Zuckerberg’s crazy $1 billion purchase of Instagram 6 months ago is now looking like a steal. BusinessInsider writes that the photo sharing app, which ended up costing just $735 million when the deal finally closed, has seen meteoric growth since the purchase agreement was made:
Mark Zuckerberg did a lot of things wrong during the first half of 2012, leading up to and through Facebook’s few months as a public company. One thing he did well was buy Instagram for $1 billion. It turns out that was a bargain.
Back then, the photo-sharing app for Android phones and iPhones had 860,000 daily active users. Today it has 11 million. That is 1179% growth in six months.
They also point out that photo sharing site Pinterest, which has far less users, has in recent months turned down acquisition offers of over $2 billion. Instagram has 30.3 million monthly users, and just passed the 100 million registered users mark. These astronomical prices being thrown around make Yahoo’s $35 million — the rumored figure — purchase of Flickr look like an absolute steal. Too bad they haven’t been able to do much with the service so far.
Zuckerberg’s Huge Win: Instagram Proves To Be A Bargain At $1 Billion [Business Insider]
Flickr’s Android app is almost one year old now, and the service is getting it ready for its birthday by pushing out an update with a fresh UI and new features. Version 1.5 introduces a new navigation menu, new explore features, metadata editing, new camera options, and more.
Remember that new Flickr account we reported on yesterday that appeared to be owned by Yahoo CEO Marissa Mayer? Turns out it actually wasn’t her, and was quickly taken down after becoming a big story in the blogosphere.
TechCrunch reports that Mayer actually does have a Flickr account — one that’s set to private.
Update: The account has mysteriously vanished from Flickr. This suggests that it was either fake, or something that wasn’t meant to be as big of a news story as it was.
If you’re a fan of Flickr, then you’ll be happy to know that new Yahoo CEO Marissa Mayer has apparently created an account on the photo sharing service. Granted, the page only features a single portrait of Mayer from her days as a Google exec, but it’s an important first step. Neither of Mayer’s two predecessors (Scott Thompson or Carol Bartz) bothered to join the service.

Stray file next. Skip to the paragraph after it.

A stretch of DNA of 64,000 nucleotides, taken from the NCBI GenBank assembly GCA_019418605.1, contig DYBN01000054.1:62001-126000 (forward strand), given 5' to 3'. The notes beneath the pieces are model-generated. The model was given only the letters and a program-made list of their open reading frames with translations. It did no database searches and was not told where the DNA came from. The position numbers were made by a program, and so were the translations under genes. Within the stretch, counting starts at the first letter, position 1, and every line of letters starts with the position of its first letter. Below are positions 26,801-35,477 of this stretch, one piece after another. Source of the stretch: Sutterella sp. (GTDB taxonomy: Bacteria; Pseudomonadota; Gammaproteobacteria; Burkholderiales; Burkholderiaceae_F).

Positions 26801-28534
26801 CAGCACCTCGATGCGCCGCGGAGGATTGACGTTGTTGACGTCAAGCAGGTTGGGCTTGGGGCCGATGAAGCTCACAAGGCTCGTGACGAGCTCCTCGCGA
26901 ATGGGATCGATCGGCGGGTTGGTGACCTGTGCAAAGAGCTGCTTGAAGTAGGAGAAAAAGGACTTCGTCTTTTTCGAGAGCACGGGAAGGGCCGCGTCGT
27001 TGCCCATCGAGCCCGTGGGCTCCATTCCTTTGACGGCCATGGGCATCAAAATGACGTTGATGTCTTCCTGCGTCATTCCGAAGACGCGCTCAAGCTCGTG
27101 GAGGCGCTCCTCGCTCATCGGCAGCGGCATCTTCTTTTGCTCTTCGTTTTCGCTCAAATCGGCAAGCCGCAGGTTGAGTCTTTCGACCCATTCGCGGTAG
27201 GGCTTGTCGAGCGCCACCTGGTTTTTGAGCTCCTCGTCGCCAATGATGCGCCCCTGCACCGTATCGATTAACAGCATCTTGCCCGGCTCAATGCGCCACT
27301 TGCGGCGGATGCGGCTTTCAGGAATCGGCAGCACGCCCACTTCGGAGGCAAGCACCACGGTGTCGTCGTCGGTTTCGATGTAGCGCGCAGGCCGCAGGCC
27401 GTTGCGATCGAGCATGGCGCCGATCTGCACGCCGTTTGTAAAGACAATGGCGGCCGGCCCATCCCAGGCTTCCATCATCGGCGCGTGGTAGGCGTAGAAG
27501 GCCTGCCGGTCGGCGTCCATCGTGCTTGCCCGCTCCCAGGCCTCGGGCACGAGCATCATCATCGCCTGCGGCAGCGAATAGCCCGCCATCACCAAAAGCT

California-based entomologist Shaun Winterton was browsing Flickr back in May 2011, when he discovered a new species of insect.
That’s right: he made a scientific discovery by simply looking at pictures online.
Hey Internet… Flickr heard your plea for improvement and has responded with its own standalone page titled “Dear Internet“. The page is an open invitation to the Internet to help make the service better by applying for a job. We hear the site is looking to expand, and is looking for new rockstar employees to help it do so.
Dear Internet (via Wired)
P.S. Apparently Marissa Mayer will be getting paid $71 million for her help in reviving Yahoo. To put that into perspective, Flickr was purchased for $35 million back in the mid 2000s.
Flickr users have made quite a commotion in the past couple days begging new Yahoo CEO Marissa Mayer to make the photo sharing site “awesome again”, but how does one go about doing so? Mat Honan of Wired says that one of the site’s big weaknesses is user engagement, and conducted a test to prove his point:
I wanted to test out this notion. So at 3 p.m. on Tuesday I took a photo of a sticky on my desk and uploaded it to several photo-sharing services — Instagram, Flickr, Facebook, Google+, Twitter and Path. And just for kicks, I also uploaded it to MlkShk as an afterthought, almost a half hour after all the other platforms. MlkShk is a site with only about 20,000 users, but it’s a very engaged community.
[...] By the next morning Twitter was at 66, Facebook at 51, Instagram at 57, MlkShk at 46, Google+ at 19, and Path stalled out at 2. And Flickr, where it landed on the site’s “Explore” page that highlights the most interesting photos of the day? 23. Perhaps more damning than the poor showing in terms of up votes was how ignored it was in real-time. It was only even viewed a total of five times on Flickr in that first hour.
Online retailer Woot did a similar (unscientific) test earlier this month and also found that Flickr lagged behind the other social networks in terms of how engaged its users are.
Flickr’s Engagement Problem May Be Too Big for Even Marissa Mayer [Wired]
Image credit: Photograph by Mat Honan/Wired
Of the 5 people to take over the job of Yahoo! CEO over the last 5 years, Marissa Mayer is making the biggest splash. Maybe it’s because she’s six months pregnant and firing up the “working moms” debate, maybe it’s because she’s worth an approximate $300 million, or maybe it’s because she was Google’s 20th employee who’s been doing great work over there since 1999. From a photography perspective, however, the Dear Marissa Mayer movement isn’t hurting either. Read more…
Postrgram is a new service that turns your Instagram and/or Flickr photo collections into photomosaics, or giant photos composed of tiny photos. The process involves a few simple steps: tell the service your username (make sure you have at least 50 photos in your stream), specify the image you’d like as the main image, and the rest is taken care of.
Flickr announced today that it has partnered with Nokia to overhaul its geotagging feature. The new maps and satellite images will offer increased coverage (e.g. bye bye photos in ambiguous blobs of land), detail, and zoom. The company isn’t turning its back on Open Street Map completely, though: the old map tiles will still be used in areas that aren’t covered by Nokia’s commercial maps.
(via Flickr Blog via Engadget)